When Ross Worden started his business, Conquest Maps, he had no business experience, no idea about the potential market, or any idea how to ship a package. What he did have was a desire to give his wife a great travel map, but he couldn’t find anything online that fit his vision.
So he made his own. When it turned out nicely, he made five more and posted them on Etsy to sell them. They sold, which was all the encouragement Ross needed to keep working on Conquest Maps.
When he started to look at options to grow beyond Etsy, he evaluated a number of popular ecommerce platforms.
Ross initially tried two other ecommerce platforms to build and launch his own store before finding Shopify. “It was pretty intuitive,” he says, “and before I knew it, I had my site up.”
Through a multichannel approach, Ross continues to operate both a Shopify store and Etsy shop.
“While we always try to attract our traffic to our Shopify store over any other channel, Etsy is still a very good place to operate,” he says.
One of the biggest reasons that Conquest Maps tries to drive people to its Shopify store is the relationships they can build with their customers.
When you operate a Shopify store, your customers are your customers.
“Etsy is a super place to start,” says Ross. “It’s a great place to test things and validate product ideas, because they have a lot of traffic already on the site that is ready to buy awesome stuff, but the downside is that those customers aren’t actually yours. They’re Etsy’s customers.
“When you operate a Shopify store, your customers are your customers. You can contact them and market to them how you want, as long as they’ve approved it.”
Customizing the experience with Shopify
Conquest Maps also has room to tailor its site to include custom sections like upgrades and personalizations—something the standard Etsy template didn’t easily accommodate.
“The reality is that things will always be changing in ecommerce, no matter what you do. Take advantage of the opportunities you have now and roll with the punches,” advises Ross.
💡Takeaway: Try a multi-channel approach and sell on both Etsy and Shopify to take advantage of the unique features and benefits that each platform offers. If one channel begins to underperform, you always have another way to reach customers and make sales.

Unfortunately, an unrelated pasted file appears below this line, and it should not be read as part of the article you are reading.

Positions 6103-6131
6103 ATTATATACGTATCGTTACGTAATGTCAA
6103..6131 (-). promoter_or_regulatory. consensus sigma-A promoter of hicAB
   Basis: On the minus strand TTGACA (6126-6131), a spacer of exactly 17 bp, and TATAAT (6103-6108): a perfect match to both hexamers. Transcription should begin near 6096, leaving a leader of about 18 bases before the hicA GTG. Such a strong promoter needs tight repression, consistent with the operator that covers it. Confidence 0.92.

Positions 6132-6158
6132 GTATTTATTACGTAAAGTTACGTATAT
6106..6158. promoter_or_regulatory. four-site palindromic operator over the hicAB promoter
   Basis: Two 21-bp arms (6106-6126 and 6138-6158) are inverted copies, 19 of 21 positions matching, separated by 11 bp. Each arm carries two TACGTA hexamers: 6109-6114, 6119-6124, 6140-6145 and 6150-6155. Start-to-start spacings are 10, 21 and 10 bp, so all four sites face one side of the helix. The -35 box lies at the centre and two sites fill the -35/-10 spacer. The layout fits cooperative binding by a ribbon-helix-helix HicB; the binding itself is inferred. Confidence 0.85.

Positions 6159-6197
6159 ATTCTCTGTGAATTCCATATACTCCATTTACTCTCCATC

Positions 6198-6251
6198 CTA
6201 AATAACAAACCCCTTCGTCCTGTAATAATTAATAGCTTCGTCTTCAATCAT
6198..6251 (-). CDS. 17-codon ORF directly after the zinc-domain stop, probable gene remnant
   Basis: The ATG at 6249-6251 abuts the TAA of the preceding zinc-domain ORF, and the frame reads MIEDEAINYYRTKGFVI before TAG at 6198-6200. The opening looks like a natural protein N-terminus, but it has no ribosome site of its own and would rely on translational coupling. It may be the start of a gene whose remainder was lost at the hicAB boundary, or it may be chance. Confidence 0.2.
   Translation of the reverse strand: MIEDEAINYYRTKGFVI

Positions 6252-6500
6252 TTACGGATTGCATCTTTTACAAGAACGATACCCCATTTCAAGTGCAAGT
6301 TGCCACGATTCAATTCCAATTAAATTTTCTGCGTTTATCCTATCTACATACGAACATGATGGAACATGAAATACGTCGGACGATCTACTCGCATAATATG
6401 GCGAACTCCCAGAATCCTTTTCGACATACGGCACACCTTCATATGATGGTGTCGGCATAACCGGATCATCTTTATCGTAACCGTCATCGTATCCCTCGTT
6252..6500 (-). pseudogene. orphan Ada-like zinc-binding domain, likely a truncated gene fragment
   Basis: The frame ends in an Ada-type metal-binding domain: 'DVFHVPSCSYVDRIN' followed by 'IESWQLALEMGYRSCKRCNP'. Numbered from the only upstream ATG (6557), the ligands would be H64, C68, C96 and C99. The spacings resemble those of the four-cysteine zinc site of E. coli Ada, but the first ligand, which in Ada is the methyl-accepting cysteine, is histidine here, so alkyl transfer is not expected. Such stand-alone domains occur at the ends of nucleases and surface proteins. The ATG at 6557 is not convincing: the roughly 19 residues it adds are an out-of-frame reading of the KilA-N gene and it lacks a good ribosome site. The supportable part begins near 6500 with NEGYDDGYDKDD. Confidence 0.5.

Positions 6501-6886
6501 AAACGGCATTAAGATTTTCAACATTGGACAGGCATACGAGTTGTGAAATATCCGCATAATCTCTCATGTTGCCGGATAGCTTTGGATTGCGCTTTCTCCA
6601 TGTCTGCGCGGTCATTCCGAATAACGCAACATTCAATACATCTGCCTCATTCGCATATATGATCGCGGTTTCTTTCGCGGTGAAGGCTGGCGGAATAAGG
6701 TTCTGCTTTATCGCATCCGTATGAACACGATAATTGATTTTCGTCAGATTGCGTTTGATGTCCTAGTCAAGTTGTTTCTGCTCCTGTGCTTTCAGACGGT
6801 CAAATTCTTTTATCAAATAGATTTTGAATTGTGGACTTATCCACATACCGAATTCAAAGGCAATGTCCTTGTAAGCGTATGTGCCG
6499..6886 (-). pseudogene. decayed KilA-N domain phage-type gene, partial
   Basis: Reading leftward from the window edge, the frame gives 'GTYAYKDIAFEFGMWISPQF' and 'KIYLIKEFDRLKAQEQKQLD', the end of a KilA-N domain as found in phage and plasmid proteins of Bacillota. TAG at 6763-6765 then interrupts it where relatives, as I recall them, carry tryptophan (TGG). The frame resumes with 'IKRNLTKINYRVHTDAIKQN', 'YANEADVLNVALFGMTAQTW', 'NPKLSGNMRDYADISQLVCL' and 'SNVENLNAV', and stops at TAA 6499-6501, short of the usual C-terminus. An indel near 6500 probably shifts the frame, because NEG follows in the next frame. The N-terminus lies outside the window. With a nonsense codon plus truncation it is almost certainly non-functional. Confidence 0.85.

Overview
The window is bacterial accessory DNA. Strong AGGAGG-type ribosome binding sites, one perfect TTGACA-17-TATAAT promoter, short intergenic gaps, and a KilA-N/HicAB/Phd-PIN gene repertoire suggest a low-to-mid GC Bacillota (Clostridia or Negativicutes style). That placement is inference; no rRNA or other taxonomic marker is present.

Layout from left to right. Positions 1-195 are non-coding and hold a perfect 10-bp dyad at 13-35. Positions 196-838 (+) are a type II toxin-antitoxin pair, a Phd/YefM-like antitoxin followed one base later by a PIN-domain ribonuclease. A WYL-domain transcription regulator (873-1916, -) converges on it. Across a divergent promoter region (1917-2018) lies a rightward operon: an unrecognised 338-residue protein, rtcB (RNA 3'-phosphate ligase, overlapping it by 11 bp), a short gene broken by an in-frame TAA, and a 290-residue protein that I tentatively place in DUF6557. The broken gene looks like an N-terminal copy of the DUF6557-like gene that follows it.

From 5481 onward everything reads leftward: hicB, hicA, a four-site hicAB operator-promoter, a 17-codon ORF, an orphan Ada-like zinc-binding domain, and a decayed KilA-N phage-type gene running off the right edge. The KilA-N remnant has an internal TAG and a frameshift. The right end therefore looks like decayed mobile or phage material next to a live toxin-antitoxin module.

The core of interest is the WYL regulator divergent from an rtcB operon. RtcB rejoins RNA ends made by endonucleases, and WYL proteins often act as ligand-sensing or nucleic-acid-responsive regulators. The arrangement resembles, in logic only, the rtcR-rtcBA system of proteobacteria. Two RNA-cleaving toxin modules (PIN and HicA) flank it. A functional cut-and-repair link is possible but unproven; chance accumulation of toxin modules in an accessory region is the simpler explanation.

Future-proof your business: Own your brand and audience with Shopify
Since you’ve already built a successful business on Etsy, launching a Shopify store might be the right next step for your brand.
One of the best ways to solidify your business for the future is to create a relationship with your customers directly, on channels that allow you to tell your story, build your own brand, and connect in authentic ways with the right people. That way, when algorithms change, or you bump up against limitations on a platform, you have other sales channels to rely on.
There’s work involved to create all that from scratch, but it could be just the thing to take your online business to the next level.
Are you ready to level up your brand?
Complement your Etsy shop by building your own brand and audience on Shopify. Try us free for 14 days.
Etsy and Shopify FAQ
Can you sell on both Etsy and Shopify?
Yes! In fact, you may find it advantageous as you grow from a small business to a medium business to sell on Etsy and Shopify at the same time. You can simultaneously enjoy the benefits of Etsy’s built-in marketplace and use Shopify to grow your distinct brand.
What’s the difference between Etsy and Shopify?
While both Shopify and Etsy are ecommerce platforms, there are several key differences. Etsy is a marketplace where customers can find your store within Etsy’s own search function. Shopify allows you to build your site and audiences on your own terms, but you’re responsible for driving our own traffic and sales. Etsy and Shopify also have different pricing models—review each to see which makes the most sense for your business.
What are the benefits of Etsy and Shopify?
Some benefits of Etsy are:
- Access to a marketplace of high-intent active buyers
- Simple setup for beginners
- Opt-in ad tools to take the guesswork out of marketing
- No monthly subscription fees on standard free plan (only pay when you sell or list products or upgrade to Etsy Plus)
Some benefits of Shopify are:
- Full control of your brand’s look and feel
- Advanced features to create a custom experience on your site
- Ownership over your email and customer lists
- Low transaction fees
- Seamlessly expand into a retail storefront with Shopify POS
How can I connect Shopify to my Etsy store?
How can I manage inventory across Etsy and Shopify?
An integration tool like Etsy Marketplace Integration will allow you to sync your inventory across both platforms, eliminating manual tasks and avoiding inventory management challenges.